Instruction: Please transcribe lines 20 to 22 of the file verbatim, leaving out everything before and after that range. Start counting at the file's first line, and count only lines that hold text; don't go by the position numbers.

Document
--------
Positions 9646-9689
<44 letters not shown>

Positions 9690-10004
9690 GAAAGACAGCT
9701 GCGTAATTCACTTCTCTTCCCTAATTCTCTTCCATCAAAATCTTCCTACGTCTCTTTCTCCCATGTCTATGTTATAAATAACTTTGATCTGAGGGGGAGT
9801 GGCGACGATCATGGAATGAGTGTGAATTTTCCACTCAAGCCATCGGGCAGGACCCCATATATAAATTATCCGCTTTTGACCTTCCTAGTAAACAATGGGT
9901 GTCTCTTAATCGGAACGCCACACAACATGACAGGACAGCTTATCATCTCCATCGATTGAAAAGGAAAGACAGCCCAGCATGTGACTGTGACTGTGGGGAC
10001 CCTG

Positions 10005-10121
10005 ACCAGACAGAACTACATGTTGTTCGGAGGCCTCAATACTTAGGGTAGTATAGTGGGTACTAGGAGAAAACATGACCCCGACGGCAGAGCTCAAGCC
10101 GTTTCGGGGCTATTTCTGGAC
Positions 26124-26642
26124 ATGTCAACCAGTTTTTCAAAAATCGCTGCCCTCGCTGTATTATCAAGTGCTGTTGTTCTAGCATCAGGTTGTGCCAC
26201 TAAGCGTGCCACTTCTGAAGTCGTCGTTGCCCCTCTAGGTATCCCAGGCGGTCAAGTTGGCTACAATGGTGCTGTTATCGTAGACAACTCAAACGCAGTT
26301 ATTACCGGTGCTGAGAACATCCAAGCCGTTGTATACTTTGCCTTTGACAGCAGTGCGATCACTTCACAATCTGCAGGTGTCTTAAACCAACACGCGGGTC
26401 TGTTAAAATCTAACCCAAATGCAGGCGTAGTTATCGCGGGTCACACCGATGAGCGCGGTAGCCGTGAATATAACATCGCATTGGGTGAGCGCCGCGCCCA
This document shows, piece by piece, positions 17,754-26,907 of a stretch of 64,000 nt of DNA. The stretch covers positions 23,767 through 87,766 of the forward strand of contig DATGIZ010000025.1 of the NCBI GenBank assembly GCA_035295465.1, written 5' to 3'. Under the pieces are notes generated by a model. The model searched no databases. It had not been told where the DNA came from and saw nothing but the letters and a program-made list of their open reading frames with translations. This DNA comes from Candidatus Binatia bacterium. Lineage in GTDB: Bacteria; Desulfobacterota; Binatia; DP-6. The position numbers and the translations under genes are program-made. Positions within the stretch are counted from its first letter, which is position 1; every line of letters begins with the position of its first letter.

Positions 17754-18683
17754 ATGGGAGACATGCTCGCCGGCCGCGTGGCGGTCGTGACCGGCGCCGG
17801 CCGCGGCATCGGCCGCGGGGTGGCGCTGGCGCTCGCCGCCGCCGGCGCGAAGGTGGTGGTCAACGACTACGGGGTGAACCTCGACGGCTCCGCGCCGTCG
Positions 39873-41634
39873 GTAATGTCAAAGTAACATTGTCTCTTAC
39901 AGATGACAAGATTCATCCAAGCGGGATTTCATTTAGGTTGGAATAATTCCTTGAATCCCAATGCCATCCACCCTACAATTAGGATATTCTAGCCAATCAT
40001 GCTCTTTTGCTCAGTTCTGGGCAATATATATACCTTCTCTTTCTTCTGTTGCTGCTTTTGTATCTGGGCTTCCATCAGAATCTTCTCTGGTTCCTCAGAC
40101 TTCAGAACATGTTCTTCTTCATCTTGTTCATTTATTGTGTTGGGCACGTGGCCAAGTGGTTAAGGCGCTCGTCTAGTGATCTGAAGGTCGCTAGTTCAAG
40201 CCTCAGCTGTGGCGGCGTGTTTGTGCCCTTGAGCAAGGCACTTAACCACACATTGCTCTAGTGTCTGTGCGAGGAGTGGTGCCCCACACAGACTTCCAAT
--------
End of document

17801 CCGCGGCATCGGCCGCGGGGTGGCGCTGGCGCTCGCCGCCGCCGGCGCGAAGGTGGTGGTCAACGACTACGGGGTGAACCTCGACGGCTCCGCGCCGTCG
Positions 39873-41634
39873 GTAATGTCAAAGTAACATTGTCTCTTAC